Amy Walter shares some thoughts concerning “What Biden Really Needs From a VP Pick” at The Cook Political Report: “At this moment of racial reckoning, it would be riskier for Biden not to choose a woman of color as his Vice President. The choice of Michigan Gov. Gretchen Whitmer or Sen. Elizabeth Warren feels like the political equivalent of ‘not reading the room.’…Given Biden’s age, his VP pick will also get more attention than usual from voters. After all, it’s not inconceivable that this person will be asked to step in to take over the most stressful job in the world. This isn’t the time for outsiders. Someone who understands how Washington works — and has been a part of it — is a plus…The four most-oft mentioned Black women; former UN Ambassador Susan Rice, Reps. Val Demings and Karen Bass and Sen. Kamala Harris, all have Washington experience. But, none of them have been tested and vetted the way Harris has. She didn’t run a flawless campaign. But, she has experience on the presidential stage that the others don’t. She’s not a household name, but she is familiar. And, while she doesn’t have the depth of White House experience as Rice, she has notably less baggage.”

E. J. Dionne, Jr. urges former Vice President Biden to accept the challenge presented by Trump’s ludicrous-on-so-many-levels charge that, if elected, Biden would “hurt God.” As Dionne writes in his syndicated Washington Post column, “Never has a politician accorded his opponent so much power. Last week, President Trump said that if former vice president Joe Biden won the White House, he would “hurt God.”..Wow! What supernatural chops! Trump did not specify how exactly a mere mortal could “hurt” the Almighty, but he warns Biden would create a world of “no religion, no anything.”…“He’s against God. He’s against guns. He’s against energy, our kind of energy,” said Trump. Yes, energy sources are now polarized between red and blue, and the Supreme Being is part of it…Here’s the good news: Trump’s truly idiotic language and Biden’s own faith open new opportunities to push back against forms of religious warfare that have done grave damage both to religion and to our politics. Trump’s theology-free theology and his reduction of God to a political consultant’s role offer Biden, and progressives more generally, a large opening for reconciliation. Think of it as a Providential moment.”

Charlie Cook offers this observation at The Cook Political Report: “The data suggest though that the tolerance that voters had for Trump’s unconventional style may have ended with his handling—or mishandling—of the pandemic, and the killing of George Floyd, and subsequent nationwide demonstrations. It appears that among those outside his base, his credibility has taken a beating, his judgement and motives suspect. Trump’s ability to draw support beyond his base was predicated on keeping an economic tailwind that looks unlike to exist by November…The issue of reopening the economy brings all of these to a head. Last month, the ABC/Washington Post poll asked, “What do you think is more important—trying to control the spread of the coronavirus, even if it hurts the economy, or trying to restart the economy, even if it hurts efforts to control the spread of the virus?” Just 33 percent chose Trump’s oft-stated course of restarting the economy as soon as possible, while 63 percent chose the former option. In fact, 52 percent responded to a follow-up question by saying they strongly agree with the option that suggests controlling the virus, twice as many as the 26 percent who strongly wanted to reopen the economy. On one of the most important and consequential policy choices one can imagine, a large majority took the opposite view of the president. That suggests big problems.”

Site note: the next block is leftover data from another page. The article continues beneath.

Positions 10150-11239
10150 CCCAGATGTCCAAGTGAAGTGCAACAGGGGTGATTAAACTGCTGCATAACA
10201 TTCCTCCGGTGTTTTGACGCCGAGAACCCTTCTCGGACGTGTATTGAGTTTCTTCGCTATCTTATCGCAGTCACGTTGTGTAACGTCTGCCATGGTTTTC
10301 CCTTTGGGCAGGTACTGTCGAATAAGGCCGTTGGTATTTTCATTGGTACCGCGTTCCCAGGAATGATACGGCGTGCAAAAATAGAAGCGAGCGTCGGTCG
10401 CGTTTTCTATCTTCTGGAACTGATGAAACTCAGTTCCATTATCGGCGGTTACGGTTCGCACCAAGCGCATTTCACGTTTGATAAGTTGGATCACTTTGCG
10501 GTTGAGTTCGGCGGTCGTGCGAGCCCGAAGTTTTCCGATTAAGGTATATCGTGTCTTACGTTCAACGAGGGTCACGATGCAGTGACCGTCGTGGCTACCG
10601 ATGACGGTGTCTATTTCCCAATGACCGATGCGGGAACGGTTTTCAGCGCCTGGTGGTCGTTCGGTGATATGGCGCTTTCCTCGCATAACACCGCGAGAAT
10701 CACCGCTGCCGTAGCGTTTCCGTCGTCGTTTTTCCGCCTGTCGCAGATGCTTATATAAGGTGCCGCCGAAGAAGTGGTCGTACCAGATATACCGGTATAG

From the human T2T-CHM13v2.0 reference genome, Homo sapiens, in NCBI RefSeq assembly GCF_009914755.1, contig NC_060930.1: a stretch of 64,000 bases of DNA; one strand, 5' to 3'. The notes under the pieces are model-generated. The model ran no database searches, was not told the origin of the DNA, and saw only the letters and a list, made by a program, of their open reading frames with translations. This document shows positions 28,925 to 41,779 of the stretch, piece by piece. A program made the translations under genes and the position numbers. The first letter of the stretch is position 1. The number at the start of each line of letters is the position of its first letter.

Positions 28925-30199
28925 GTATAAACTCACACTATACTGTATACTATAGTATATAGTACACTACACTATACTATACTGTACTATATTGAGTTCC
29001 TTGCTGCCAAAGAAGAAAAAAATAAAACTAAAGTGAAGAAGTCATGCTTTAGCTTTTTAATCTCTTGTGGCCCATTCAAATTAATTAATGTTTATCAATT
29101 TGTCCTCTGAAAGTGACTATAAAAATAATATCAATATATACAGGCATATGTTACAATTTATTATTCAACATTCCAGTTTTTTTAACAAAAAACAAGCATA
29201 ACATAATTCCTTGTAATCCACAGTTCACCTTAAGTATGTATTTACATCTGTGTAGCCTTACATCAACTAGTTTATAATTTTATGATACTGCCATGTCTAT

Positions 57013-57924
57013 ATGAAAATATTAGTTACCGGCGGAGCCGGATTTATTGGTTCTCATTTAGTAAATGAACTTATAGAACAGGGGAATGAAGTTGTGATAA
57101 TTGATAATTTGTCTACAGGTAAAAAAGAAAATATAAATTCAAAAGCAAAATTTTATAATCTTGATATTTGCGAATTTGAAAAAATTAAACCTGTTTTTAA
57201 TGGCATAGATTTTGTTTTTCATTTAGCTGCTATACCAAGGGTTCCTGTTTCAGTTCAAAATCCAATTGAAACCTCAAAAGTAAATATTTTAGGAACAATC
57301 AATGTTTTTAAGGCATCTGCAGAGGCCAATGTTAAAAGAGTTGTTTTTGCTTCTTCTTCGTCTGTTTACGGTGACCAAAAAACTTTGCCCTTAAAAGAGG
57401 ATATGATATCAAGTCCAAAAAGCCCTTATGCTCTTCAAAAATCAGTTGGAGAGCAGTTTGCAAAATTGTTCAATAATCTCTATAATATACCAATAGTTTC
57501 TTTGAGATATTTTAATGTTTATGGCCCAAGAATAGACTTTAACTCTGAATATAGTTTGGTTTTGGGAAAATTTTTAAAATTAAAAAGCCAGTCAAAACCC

Kyle Kondik writes at Sabato’s Crystall Ball: “We rank the top dozen Senate seats in order of their likelihood of flipping. Of the 12, 10 are held by Republicans, underscoring the amount of defense that the GOP will need to play in order to hold their majority…We have two Senate rating changes, one in favor of each party…Overall, the battle for the Senate is close, although we would probably rather be the Democrats than the Republicans at the moment. The reason is basically that, of the three decisive Toss-ups in our ratings, we would probably pick the Democrats in at least two of them right now: both Maine and North Carolina are closer to Leans Democratic than Leans Republican. If Democrats win those, as well as Arizona and Colorado (while losing Alabama), they would forge a 50-50 tie, with what they hope is a Democratic vice president breaking ties…Beyond these top races, the Democrats also have better second-tier targets than the Republicans: namely, the regular race in Georgia as well as Montana. We were prepared to add Kansas to that list, too, but Roger Marshall seems to have spared the GOP that additional headache.”

Kondik’s updated Senate map: